4 well as a sudden disconnection of the drive through clutch 17.

Considering the clutch 17, the desired progressivene ss of its disengagement may be obtained by providing in parallel with the winding 20 a diode 22 preventing the passage of normal clutch-energizing current in the branch line of the circuit in which this diode is inserted, a resistance 23 being preferably associated with this diode.

To obtain a gradual disengagement of the drive, the means for supplying electric energizing current to winding 20 of clutch 17 may also consist of an arrangement of the type described in the US. Patent No. 3,112,418 to the present inventor, depicting essentially means for gradually supplying current to the winding of an electto magnetic clutch, this patent also describing alternate forms of embodiment adapted to produce the clutch disengagement by gradually cutting off the energizing current.

Thus the clutch energizing current may gradually be reduced and finally cut off according to the law illustrated in the upper diagram of FIGURE 3, wherein the time T is plotted in abscissa against the current I in the clutch winding 20 in ordinate. In the assembly illustrated diagrammatically by way of example in FIGURE 2 the progressiveness of the current reduction in the winding 20 as a consequence of the opening of contact 21 at a moment t is due to the self-induction current flowing in this Winding in the direction shown by the arrow 26, which is the direction past the diode 22. The law of current reduction will then depend on the inductance of the winding concerned and also on the total resistance due to the winding and also to the resistance 23, the latter being selected according to the desired law.

On the other hand, the simultaneous and gradual closing of auxiliary throttle 3 responsive to the electromagnet 8 is caused by the throttling of the air forced through the gaged orifice 15 of the pneumatic capsule 10, this damping or dashpot effect becoming effective more particularly during the last fraction of the closing movement of said auxiliary throttle 3, so as to obtain a throttle closing law in harmony with the law governing the decrease in the energizing current supplied to winding 20, as will be clearly seen from the lower diagram of FIGURE 3 wherein the time T is plotted in abscissa against the throttle or butterfly valve opening 0 in ordinate.

The damping action according to this law may also be obtained by properly calculating the volume of chamber 12 in relation to the volumetric displacement produced by the deflection of diaphragm 11, or alternatively by so disposing the assembly of link 6 and throttle control lever 5 that this connecting-rod system is nearly at its dead center position in the normally open position of throttle 3.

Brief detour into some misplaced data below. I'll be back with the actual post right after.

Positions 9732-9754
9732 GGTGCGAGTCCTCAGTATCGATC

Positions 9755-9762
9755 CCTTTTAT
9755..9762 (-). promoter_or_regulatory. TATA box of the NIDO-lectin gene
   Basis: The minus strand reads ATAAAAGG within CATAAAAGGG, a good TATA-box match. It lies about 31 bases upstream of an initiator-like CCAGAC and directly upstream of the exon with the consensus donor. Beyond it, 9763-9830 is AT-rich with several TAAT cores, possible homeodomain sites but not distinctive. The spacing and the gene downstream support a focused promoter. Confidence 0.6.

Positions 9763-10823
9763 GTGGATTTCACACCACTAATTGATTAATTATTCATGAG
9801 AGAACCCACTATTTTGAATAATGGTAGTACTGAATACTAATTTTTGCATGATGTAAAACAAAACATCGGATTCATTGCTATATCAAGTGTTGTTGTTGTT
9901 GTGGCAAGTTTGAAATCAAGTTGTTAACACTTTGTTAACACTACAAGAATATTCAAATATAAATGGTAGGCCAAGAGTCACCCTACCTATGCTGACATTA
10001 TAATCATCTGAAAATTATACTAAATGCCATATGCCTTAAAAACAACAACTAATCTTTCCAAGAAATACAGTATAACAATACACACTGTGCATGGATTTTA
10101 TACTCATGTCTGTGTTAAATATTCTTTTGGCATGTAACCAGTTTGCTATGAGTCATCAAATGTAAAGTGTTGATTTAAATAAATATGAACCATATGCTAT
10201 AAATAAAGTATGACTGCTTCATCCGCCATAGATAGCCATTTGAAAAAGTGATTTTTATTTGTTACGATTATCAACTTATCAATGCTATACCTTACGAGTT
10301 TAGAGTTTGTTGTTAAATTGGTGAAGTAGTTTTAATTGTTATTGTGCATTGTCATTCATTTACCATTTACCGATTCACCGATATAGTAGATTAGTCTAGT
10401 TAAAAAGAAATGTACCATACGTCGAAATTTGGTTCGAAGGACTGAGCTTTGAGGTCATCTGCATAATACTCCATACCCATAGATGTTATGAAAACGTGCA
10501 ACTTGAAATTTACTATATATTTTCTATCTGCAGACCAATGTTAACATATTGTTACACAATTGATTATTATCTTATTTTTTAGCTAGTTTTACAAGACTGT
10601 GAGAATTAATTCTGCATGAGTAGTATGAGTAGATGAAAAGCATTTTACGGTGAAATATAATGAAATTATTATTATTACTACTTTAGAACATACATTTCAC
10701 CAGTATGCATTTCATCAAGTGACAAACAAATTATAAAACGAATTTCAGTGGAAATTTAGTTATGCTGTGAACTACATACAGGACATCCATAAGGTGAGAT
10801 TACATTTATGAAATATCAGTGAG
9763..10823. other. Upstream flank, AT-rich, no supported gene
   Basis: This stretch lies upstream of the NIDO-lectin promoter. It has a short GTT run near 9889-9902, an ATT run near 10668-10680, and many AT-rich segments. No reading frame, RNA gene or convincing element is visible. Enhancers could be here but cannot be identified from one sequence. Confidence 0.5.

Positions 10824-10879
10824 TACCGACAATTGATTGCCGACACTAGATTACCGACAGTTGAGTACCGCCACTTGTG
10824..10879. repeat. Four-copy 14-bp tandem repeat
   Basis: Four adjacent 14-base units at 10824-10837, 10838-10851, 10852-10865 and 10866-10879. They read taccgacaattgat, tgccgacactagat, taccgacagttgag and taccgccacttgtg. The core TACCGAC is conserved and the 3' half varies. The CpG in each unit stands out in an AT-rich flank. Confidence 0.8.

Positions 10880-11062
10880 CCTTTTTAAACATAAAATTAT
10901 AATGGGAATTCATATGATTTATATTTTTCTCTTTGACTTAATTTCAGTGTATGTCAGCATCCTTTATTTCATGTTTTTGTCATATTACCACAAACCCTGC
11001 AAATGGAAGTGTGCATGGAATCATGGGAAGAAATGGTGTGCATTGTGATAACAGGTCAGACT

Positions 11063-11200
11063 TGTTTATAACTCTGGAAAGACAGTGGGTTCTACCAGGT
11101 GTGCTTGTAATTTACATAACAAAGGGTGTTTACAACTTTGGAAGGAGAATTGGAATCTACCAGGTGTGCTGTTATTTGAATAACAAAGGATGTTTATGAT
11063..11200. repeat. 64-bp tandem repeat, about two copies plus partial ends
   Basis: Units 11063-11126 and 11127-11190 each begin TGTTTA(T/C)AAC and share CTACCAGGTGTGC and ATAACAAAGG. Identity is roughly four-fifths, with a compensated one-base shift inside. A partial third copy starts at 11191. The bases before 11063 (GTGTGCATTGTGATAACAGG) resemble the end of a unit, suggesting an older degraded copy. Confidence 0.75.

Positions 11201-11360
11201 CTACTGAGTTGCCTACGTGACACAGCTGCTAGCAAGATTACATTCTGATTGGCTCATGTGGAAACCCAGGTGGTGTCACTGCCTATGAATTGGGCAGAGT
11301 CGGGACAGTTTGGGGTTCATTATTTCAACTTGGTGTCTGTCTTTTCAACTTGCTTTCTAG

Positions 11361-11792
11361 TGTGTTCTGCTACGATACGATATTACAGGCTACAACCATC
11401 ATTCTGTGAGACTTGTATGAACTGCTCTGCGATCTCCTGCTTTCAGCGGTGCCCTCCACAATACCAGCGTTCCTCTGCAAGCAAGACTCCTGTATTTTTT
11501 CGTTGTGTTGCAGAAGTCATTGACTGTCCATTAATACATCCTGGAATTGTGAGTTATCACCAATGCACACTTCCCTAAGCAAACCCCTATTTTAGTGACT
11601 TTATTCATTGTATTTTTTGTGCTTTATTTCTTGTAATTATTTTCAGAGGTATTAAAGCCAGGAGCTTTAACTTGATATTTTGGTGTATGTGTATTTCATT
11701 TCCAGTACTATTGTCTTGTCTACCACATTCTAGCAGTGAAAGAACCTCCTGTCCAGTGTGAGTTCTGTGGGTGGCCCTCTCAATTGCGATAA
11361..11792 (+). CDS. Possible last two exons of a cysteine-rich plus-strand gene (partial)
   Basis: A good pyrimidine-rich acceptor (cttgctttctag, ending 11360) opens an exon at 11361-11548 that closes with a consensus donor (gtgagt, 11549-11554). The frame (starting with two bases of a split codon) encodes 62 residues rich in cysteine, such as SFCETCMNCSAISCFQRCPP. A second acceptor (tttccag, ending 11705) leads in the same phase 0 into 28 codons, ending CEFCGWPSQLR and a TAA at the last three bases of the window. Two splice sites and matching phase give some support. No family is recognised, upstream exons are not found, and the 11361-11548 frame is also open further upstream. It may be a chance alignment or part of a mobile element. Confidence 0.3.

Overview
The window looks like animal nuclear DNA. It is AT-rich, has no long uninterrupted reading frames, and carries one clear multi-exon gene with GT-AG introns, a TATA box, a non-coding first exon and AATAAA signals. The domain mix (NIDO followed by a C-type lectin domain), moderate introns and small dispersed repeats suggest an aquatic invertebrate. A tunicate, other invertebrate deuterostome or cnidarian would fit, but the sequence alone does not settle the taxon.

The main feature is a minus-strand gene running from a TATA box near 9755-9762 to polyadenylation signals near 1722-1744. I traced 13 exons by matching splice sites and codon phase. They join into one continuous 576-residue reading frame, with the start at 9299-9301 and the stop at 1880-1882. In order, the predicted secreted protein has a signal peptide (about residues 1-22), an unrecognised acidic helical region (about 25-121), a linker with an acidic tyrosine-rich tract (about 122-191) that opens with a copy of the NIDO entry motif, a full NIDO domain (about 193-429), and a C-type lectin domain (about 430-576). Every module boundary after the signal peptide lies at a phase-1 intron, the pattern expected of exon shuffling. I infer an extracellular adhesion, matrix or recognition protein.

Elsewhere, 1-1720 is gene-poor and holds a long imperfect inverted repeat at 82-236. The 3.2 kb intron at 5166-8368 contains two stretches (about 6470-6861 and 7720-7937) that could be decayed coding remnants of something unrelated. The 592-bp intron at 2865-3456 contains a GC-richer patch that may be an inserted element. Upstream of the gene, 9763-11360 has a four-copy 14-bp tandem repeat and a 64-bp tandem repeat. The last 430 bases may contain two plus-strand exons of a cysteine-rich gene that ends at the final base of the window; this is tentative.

In FIGURE 3 the lower diagram shows likewise the law governing the re-opening of said auxiliary throttle 3 as a consequence of the gear change movement which also takes place with the same damping effect as in the closing direction, and the upper diagram illustrates a typical example of simultaneous and gradual restoring of the ener' gizing current in winding 20, the time period it necessary for performing the gear change being for example of the order of one second.

However, in the case of an arrangement of the type illustrated in FIGURE 1, it was observed that during relatively rapid to and fro movements of the control members and therefore of the movable element of the damping device or dashpot, the accumulation of residual air occurring at the end of the operative stroke interfered with the return movement of said movable element and therefore with the thrust then exerted on this element by said residual air.

It is the object of the modified structure illustrated in FIGURE 4 to avoid this inconvenience.

In this alternate form of embodiment the electromagnet 28 and the clamping device consisting of an air capsule 30 are assembled to constitute a self-c n a ned u it mounted in this example on either side of a fixed support 31 for example by screwing the base of said capsule on a shank provided for fastening the electromagnet.

The movable core 33 of this electromagnet has formed on its outer end a lug 34 for connecting same to the shown) consisting, for example, as already illustrated, of an auxiliary throttle or butterfly adapted to choke the induction manifold of the engine.

The retracted position of core 33 shown in the drawing corresponds to the end of the engine throttling member control stroke 35.

The core 33 is connected to an axial rod 36 freely mounted in the central cavity of the electromagnet fastening shank, and the outer end of this red 36 is rigidly attached to a compound cup washer 37 clamping the central portion of the diaphragm 38 of the air capsule.

This diaphargm normally divides the capsule 30 into two chambers, one chamber 39 constantly communicating freely with the surrounding atmosphere through a relatively large passage such as 40, the other chamber 41, except for the diaphragm distortion shown in the drawing, normally communicating with the atmosphere through a gaged orifice 42. This other chamber 41 is also normally closed 'by a venting valve comprising a valve member 43 carried by a spring 44 and urged thereby against its seat 45.

The capsule aperture centrally of said seat 45 receives therethrough a valve control rod 46 carried by the outer face of cup washer 37 and in axial alignment with the rod 36.

As a result, when changing speed, the engine power output is decreased as a consequence of the energization of electromagnet 28, whereby the capsule diaphargm 38 will firstly move away from its initial intermediate position in the direction causing the air in chamber 41 to be compressed and forced through the gaged orifice 42, thus providing the desired damping effect, until, at the end of the stroke 35 cutting off the engine power output, the valve member 43 is actuated by the push-rod 46 as clearly shown in the drawing, thus permitting a quick venting of the residual air from the chamber 41. With this arrangement the reverse stroke releasing the engine power output will also take place according to the desired damping law (closing the venting valve and subsequently utilizing the gaged orifice 42) independently of the time period elapsing between these two opposite strokes.